Live Healthy Asthma Care
Do you or a family member have asthma or a breathing problem? The UnitedHealthcare Live Healthy Asthma Care program may help you breathe easier.
The program is designed for members with asthma who are five years of age up to and including members who are 64 years of age. The program provides educational materials to help teach members about asthma and how to control it.
What is asthma?
Asthma, a treatable lung disease, affects more than 22 million people in the United States. It is one of the most common chronic diseases of childhood, affecting more than 6 million children1. With proper education, people with asthma can lead active lives.
Asthma cannot be cured, but you can control it. Asthma causes your airways to tighten, swell, and become clogged with mucus. Even when you feel good, the swelling and mucus are there and you can have an asthma attack. You can learn the early warning signs of an asthma attack and how to help prevent attacks.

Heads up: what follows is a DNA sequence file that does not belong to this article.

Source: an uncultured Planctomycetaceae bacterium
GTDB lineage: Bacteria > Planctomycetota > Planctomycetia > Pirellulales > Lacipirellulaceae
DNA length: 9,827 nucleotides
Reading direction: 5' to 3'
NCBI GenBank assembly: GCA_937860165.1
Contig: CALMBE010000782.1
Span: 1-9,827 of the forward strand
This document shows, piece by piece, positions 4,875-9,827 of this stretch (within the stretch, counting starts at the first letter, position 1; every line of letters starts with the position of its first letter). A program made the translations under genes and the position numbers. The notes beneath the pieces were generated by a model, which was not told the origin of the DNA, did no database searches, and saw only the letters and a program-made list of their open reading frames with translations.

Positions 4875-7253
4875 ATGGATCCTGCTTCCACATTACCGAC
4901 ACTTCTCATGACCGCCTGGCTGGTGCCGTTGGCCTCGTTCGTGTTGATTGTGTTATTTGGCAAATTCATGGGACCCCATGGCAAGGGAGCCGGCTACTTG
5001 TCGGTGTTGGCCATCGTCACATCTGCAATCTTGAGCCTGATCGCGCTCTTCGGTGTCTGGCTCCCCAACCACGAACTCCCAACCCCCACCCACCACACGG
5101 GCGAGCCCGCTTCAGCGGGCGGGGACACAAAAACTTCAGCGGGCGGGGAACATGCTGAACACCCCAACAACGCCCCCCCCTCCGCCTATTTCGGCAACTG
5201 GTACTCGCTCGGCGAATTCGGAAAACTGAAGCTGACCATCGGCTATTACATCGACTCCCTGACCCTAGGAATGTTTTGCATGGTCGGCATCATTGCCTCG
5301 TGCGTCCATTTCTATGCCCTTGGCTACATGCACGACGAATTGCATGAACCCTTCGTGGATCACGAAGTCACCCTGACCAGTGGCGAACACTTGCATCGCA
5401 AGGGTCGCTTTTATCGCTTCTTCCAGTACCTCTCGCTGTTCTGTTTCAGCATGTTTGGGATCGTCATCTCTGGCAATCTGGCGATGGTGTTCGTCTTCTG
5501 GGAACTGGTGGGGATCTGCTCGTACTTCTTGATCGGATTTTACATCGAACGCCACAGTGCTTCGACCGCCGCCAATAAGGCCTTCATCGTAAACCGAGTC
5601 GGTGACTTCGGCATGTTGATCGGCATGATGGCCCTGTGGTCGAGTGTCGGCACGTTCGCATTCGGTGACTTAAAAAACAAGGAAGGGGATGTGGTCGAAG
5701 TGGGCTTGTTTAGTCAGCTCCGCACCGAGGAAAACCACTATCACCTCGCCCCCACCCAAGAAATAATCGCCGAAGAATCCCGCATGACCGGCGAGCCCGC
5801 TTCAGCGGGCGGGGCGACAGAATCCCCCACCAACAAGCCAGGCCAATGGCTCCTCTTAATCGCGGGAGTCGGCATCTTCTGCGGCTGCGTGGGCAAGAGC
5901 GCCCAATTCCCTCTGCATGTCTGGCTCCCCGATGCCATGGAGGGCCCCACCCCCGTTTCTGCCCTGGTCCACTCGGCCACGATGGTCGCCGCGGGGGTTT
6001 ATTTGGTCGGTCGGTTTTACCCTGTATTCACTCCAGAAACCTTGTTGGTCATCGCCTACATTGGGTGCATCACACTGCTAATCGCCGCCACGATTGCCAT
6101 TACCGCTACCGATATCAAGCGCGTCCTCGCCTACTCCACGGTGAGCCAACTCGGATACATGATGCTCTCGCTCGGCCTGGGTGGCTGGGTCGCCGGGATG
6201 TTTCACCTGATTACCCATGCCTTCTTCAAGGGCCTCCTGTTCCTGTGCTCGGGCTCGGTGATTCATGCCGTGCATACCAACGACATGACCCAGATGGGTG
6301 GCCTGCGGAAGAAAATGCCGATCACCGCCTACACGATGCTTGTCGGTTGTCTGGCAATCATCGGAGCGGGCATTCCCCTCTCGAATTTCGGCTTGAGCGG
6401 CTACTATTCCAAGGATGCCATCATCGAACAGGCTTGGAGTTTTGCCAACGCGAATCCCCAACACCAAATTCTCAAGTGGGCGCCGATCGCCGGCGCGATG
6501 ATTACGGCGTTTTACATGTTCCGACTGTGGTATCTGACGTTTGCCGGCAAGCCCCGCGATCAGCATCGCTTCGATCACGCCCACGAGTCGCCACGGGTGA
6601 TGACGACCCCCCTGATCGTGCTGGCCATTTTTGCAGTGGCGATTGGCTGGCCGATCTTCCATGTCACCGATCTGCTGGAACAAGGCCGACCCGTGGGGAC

How can I manage my asthma?
Talk with your doctor and work together to create an Asthma Self-Management Action Plan (ASMA) This plan will help you know what medicines to take and when to call your doctor. If you can't follow the asthma action plan, tell your doctor and discuss options. Talking with your doctor is the first step toward managing the disease. Don't be afraid to ask questions or discuss your concerns. Write down the questions you may have before your doctor's visit. Learning about your asthma puts you in control. There are new medications to relax your airways and reduce swelling. It is important to take the correct medications and know what to do when you have an attack. Many things may cause an asthma attack. Examples are dust, animals, mold, pollen, and changes in the weather.
If you do not have a written Asthma Self-Management Action Plan, use our ASMA Plan in English (). Print one off to take to your next doctor's appointment.
What is the Live Healthy Asthma Care Program?
Members enrolled in the Live Healthy Asthma Care Program receive educational materials to inform them about their asthma.
Read our Asthma Newsletter (English) / (en Español)
1Centers for Disease Control and Prevention, 2005. National Heart, Lung, and Blood Institute, EPR 3, 2007. National Health Interview Survey (NHIS) 2005